(ii) f is a differentiable function with f'(x) = 0 for all x, yet f is not
[We sketch f in Figure 1.1.]
Sketch proof. We have not yet formally defined what continuity and dif-
ferentiability are to mean. However, if the reader believes that / is discon-
tinuous, she must find a point x G Q at which / is discontinuous. Similarly,
if she believes that / is not everywhere differentiable with derivative zero,
she must find a point x G Q for which this statement is false. The reader
will be invited to give a full proof in Exercise 1.16 after continuity has been
The question 'Is (**) the most general solution of (*)?' now takes on
a more urgent note. Of course, we work in R and not in Q, but we are
tempted to echo Acton (, end of Chapter 7).
This example is horrifying indeed. For if we have actually seen
one tiger, is not the jungle immediately filled with tigers, and
who knows where the next one lurks.
Here is another closely related tiger.
Exercise 1.4. Continuing with Example 1.3, set g(t) — t + f(t) for all t.
Show that g'(t) = 1 0 for all t but that g(-8/5) g(-6/5).
Thus, if we work in Q, a function with strictly positive derivative need
not be increasing.
Any proof that there are no tigers in R must start by identifying the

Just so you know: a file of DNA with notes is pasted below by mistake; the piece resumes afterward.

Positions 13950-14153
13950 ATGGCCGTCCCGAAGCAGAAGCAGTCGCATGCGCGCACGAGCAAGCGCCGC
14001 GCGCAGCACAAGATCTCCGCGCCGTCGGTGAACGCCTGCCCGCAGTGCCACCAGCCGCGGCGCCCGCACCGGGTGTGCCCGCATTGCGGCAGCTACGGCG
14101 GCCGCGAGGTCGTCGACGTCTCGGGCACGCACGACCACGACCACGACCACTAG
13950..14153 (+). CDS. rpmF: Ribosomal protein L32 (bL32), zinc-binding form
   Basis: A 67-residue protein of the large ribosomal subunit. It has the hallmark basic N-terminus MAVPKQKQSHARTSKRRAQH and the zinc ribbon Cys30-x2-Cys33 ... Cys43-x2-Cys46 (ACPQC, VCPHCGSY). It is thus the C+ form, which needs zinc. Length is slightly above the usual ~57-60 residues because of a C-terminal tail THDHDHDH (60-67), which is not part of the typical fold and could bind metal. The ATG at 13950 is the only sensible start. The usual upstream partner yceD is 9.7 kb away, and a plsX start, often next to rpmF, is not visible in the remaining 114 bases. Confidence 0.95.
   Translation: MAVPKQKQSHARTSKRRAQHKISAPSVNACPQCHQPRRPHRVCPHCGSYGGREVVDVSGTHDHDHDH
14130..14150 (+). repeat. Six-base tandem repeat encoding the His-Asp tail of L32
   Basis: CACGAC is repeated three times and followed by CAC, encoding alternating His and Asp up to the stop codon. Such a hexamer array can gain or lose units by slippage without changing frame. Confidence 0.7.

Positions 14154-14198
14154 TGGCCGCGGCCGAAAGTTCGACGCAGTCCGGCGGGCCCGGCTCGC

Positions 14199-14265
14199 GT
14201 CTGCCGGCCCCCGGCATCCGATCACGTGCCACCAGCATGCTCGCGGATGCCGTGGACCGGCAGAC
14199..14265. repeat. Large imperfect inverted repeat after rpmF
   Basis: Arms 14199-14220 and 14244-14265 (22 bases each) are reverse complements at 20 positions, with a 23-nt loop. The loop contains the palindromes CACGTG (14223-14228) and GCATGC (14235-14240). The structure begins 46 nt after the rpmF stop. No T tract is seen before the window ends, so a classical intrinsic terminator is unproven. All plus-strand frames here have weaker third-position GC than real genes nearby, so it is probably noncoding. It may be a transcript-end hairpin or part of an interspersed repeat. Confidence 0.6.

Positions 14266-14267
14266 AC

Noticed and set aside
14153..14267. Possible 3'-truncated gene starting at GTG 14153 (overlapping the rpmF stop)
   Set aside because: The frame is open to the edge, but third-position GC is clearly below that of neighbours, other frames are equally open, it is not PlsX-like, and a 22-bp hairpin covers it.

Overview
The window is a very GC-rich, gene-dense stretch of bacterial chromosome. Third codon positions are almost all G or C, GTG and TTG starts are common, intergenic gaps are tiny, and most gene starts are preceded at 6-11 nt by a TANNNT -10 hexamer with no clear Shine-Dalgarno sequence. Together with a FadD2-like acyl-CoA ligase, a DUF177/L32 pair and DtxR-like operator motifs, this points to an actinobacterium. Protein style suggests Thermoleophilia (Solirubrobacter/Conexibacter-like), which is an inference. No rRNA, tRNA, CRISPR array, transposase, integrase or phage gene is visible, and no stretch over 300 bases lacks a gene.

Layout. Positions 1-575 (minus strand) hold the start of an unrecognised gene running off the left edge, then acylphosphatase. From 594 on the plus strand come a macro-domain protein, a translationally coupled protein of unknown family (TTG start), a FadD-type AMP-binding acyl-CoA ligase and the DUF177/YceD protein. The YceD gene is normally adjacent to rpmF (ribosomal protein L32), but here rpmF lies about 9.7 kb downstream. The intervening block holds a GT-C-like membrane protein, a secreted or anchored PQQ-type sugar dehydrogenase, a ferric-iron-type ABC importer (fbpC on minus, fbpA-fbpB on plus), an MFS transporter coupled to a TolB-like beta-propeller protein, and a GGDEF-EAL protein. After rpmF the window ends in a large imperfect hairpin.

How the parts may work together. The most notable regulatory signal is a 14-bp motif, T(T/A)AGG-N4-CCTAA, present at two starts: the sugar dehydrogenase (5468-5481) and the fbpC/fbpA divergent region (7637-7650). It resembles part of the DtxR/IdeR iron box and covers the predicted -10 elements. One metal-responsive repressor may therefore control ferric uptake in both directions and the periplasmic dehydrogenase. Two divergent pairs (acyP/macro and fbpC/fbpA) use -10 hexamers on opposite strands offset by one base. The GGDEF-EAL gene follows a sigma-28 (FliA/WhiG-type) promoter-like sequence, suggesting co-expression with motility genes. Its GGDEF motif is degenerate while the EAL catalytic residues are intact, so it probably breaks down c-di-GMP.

difference between R and Q which makes calculus work on one even though
it fails on the other. Both are 'ordered fields', that is, both support opera-
tions of 'addition' and 'multiplication' together with a relation 'greater than'
('order') with the properties that we expect. I have listed the properties in
the appendix on page 357, but only to reassure the reader. We are not
interested in the properties of general ordered fields but only in that partic-
ular property (whatever it may be) which enables us to avoid the problems
outlined in Example 1.3 and so permits us to do analysis.
Many ways have been tried to make calculus rigorous and several have been
successful. In this book I have chosen the first and most widely used path,
via the notion of a limit. In theory, my account of this notion is complete
in itself. However, my treatment is unsuitable for beginners and I expect
use • to mark the end of a proof and • to mark the end of an argument which we do
not claim to be a full proof.